GIS conference at UW Tacoma helps prospective students map careers

How do you begin the monumental task of cataloging all the public art in Tacoma? How do you go about gauging and promoting economic development in specific pockets of the city? How do you bolster the city’s emergency preparedness for such catastrophes as earthquakes and floods?

If you are a fan of Geographic Information Systems (GIS), you create maps.

The power and potential of GIS technology was the message during this week’s GIS Day at the University of Washington Tacoma. The conference illustrated how GIS technology facilitates completion of seemingly impossible tasks such as those described above: the City of Tacoma used the technology to create an online inventory of public art, complete with interactive maps directing visitors to artwork throughout the city; the Tacoma Economic Development Department leveraged the technology to create maps that represent population demographics, crime analysis, transportation planning, and vacancy rates; and the Washington State Emergency Management Division tapped GIS resources to build models to predict the extent of damage to geographic areas impacted by natural disasters.

GIS is a computer-based mapping tool that takes information from a database about a location — such as streets, buildings, water features, and terrain — and turns it into visual layers. The ability to see geographic features on a map provides users a better understanding of a particular location, enabling planners, analysts, and others to make informed decisions about their communities.

This week’s event was part of an international conference held each year on the Wednesday of National Geographic Society’s Geography Awareness Week. The conference is designed to provide an opportunity for people curious about GIS and the UW-Tacoma technology programs to see the applications and learn about the educational opportunities.

I spoke with Tom Carlson, Ph.D. during the university’s conference. Dr. Carlson is an assistant professor of GIS at UW Tacoma’s Urban Studies Program.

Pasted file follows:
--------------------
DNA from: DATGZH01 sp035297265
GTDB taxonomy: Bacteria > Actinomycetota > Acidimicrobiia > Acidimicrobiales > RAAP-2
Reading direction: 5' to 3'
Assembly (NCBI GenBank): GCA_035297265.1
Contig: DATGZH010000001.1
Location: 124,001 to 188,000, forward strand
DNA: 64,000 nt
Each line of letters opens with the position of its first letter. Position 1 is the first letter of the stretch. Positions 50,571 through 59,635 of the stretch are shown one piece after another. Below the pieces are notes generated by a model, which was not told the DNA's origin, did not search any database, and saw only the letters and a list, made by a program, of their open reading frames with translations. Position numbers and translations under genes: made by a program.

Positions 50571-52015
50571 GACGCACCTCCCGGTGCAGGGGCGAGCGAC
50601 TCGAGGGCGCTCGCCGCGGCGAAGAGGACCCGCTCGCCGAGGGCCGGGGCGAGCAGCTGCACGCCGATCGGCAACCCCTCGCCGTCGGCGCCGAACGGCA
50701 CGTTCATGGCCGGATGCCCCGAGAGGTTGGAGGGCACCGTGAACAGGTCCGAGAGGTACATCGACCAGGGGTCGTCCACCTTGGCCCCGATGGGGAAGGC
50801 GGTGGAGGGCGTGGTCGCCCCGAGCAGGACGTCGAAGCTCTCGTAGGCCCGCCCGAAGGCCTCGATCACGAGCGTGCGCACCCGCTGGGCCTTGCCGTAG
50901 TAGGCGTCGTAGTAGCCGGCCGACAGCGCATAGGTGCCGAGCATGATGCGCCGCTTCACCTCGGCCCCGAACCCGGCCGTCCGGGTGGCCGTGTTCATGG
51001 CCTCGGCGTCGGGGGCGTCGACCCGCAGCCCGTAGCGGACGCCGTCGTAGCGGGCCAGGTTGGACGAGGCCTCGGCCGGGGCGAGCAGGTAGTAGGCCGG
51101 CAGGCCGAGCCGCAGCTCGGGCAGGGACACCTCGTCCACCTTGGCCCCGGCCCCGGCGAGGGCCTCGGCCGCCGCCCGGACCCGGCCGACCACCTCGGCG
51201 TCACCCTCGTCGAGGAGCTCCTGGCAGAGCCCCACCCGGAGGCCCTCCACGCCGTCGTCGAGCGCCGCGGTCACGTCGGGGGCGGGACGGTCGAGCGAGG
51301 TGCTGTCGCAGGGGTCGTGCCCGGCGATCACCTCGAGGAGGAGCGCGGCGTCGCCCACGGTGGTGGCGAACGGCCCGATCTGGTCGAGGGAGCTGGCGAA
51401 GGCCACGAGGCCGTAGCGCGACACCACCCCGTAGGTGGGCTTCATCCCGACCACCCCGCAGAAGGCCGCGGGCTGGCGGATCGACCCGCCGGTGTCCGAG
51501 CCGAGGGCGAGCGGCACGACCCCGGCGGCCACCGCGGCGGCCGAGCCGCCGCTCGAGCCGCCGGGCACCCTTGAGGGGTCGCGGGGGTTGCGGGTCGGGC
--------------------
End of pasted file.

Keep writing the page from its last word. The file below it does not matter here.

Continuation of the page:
TACOMA DAILY INDEX: Is GIS technology fairly new? How old is the certificate program at UW Tacoma?

DR. CARLSON: The field of GIS is about 15-20 years old. It really started to develop with computer cartography (making maps on computers) when computers became more common out there. The GIS Certificate Program at UW Tacoma is two years old now. This is my second year here as well. I was brought in to get the program off the ground and teach the courses.

TACOMA DAILY INDEX: This week’s conference illustrated the number of different applications for GIS technology. Describe the current job market for individuals pursuing a career in this field.

DR. CARLSON: There are job opportunities world-wide and across the United States. The current market for GIS people is ‘robust’ and increasing as the technology becomes more user friendly and knowledge about GIS spreads. Job advertisements for planners, environmental consultants, and marketing consultants are asking more and more for GIS skills as part of the knowledge, skills, and abilities of an applicant. People with a Certificate in GIS from an academic institution [represent to employers they have] taken the time to pursue a challenging field of study. The program at UW Tacoma gives the student experience in spatial modeling that they typically will not get in one or two classes anywhere else.

TACOMA DAILY INDEX: Do you find that certain types of people, such as individuals with interests in geography or mathematics, are interested in the GIS certificate program?

DR. CARLSON: People don’t need a math background or any other type of background to be interested in GIS. Once they see a part of the world with which they are familiar examined or analyzed with GIS, they tend to get interested. GIS is the ‘hub’ of geography if you will, and where I am serves as a bridge between various disciplines or fields. Geographers are a natural fit to be good GIS users as spatial awareness and analysis is part of their training. But anyone with some effort can become quite a good GIS analyst.

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